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Thread: Proving something is compact

  1. #1
    Junior Member
    Mar 2009
    Madison, WI

    Proving something is compact

    Let K \subset R^1 consist of 0 and the numbers 1/n for any n = 1, 2, 3 ... Prove that K is compact directly from the definition (w/o using the Heine-Borel Theorem).

    Definition from the book:
    A subset K of a metric space X is said to be compact if every open cover of K contains a finite subcover. More explicitly, the requirement is that if \{G_{\alpha}\} is an open cover of K, then there are finitely many indices \alpha_1, ... \alpha_n such that K \subset G_{\alpha_1} \bigcup ... \bigcup G_{\alpha_n}.
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  2. #2
    Member HappyJoe's Avatar
    Sep 2010
    I cannot resist first telling you the easy method:

    Let A = \{\frac{1}{n}|n\in\mathbb{N}\}\subset\mathbb{R}. Then the closure of A is equal to your set K, whereas K is closed. Clearly, K is also bounded, which is why K is compact.

    Maybe you already thought of this.

    The other (and in this case legal) way: Let \{G_\alpha\} be an open cover of K. In particular, 0\in K is contained in some G_\alpha, say 0\in G_{\alpha_0}.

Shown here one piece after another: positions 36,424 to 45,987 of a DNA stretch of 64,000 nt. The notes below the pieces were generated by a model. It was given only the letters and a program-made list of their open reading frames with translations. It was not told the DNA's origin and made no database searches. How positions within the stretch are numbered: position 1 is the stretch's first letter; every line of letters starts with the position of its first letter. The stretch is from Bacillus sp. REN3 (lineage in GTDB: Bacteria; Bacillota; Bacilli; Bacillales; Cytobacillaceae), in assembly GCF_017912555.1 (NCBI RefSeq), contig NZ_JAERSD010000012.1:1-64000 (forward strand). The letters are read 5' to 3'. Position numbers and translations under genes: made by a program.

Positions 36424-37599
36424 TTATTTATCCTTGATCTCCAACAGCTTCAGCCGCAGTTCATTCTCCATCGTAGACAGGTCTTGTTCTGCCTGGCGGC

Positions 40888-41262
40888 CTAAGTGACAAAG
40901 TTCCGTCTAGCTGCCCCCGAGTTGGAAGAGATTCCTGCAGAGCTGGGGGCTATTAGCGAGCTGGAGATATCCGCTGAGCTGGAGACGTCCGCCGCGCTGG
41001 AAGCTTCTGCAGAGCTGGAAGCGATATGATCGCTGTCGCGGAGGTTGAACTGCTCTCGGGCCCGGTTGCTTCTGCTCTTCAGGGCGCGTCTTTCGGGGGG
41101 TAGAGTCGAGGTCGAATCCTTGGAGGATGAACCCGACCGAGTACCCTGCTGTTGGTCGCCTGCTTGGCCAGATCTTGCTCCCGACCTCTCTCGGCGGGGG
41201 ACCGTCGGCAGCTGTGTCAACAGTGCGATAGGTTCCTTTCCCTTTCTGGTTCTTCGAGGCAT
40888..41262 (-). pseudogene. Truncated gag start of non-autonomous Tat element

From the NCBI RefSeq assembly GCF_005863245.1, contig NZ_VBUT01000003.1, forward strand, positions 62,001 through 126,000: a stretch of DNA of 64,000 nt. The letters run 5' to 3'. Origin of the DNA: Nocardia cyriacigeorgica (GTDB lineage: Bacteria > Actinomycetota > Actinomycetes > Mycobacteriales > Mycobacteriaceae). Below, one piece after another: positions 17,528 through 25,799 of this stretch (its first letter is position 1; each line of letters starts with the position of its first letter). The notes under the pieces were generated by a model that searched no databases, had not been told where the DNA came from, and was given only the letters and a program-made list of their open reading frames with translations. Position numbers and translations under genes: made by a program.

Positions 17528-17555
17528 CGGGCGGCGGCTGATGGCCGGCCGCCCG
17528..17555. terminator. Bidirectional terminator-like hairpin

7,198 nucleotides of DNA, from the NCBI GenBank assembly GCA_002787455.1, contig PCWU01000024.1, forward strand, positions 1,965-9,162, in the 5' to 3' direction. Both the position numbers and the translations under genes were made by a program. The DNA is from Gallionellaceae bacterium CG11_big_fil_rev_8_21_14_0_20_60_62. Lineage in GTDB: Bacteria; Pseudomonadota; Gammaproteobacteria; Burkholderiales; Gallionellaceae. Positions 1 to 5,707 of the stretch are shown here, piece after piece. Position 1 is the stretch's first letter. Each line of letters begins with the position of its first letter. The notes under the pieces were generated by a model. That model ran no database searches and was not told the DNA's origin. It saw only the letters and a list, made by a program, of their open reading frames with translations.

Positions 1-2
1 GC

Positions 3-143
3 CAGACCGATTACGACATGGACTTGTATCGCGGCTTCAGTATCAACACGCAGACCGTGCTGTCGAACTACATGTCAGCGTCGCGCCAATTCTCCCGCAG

An open subset of \mathbb{R} is a disjoint union of open intervals. In particular, the point 0 is contained in an open interval inside of G_{\alpha_0}. Suppose this open interval has \delta as its right end point. Then all points of K with \frac{1}{n}<\delta are also contained in this interval, i.e. all such points are contained in G_{\alpha_0}. But all but finitely many points 1,\frac{1}{2},\frac{1}{3},\ldots,\frac{1}{k} of K satisfy \frac{1}{n} < \delta, and so all but finitely many points of K are contained in G_{\alpha_0}.

    Since we have a cover of the set K, the point \frac{1}{j} is contained in some set G_{\alpha_j}, for each j=1,2,\ldots,k. But then the cover

    \{G_{\alpha_0}, G_{\alpha_1},G_{\alpha_2},\ldots,G_{\alpha_k}\}

    is a finite subcover of \{G_\alpha\}.
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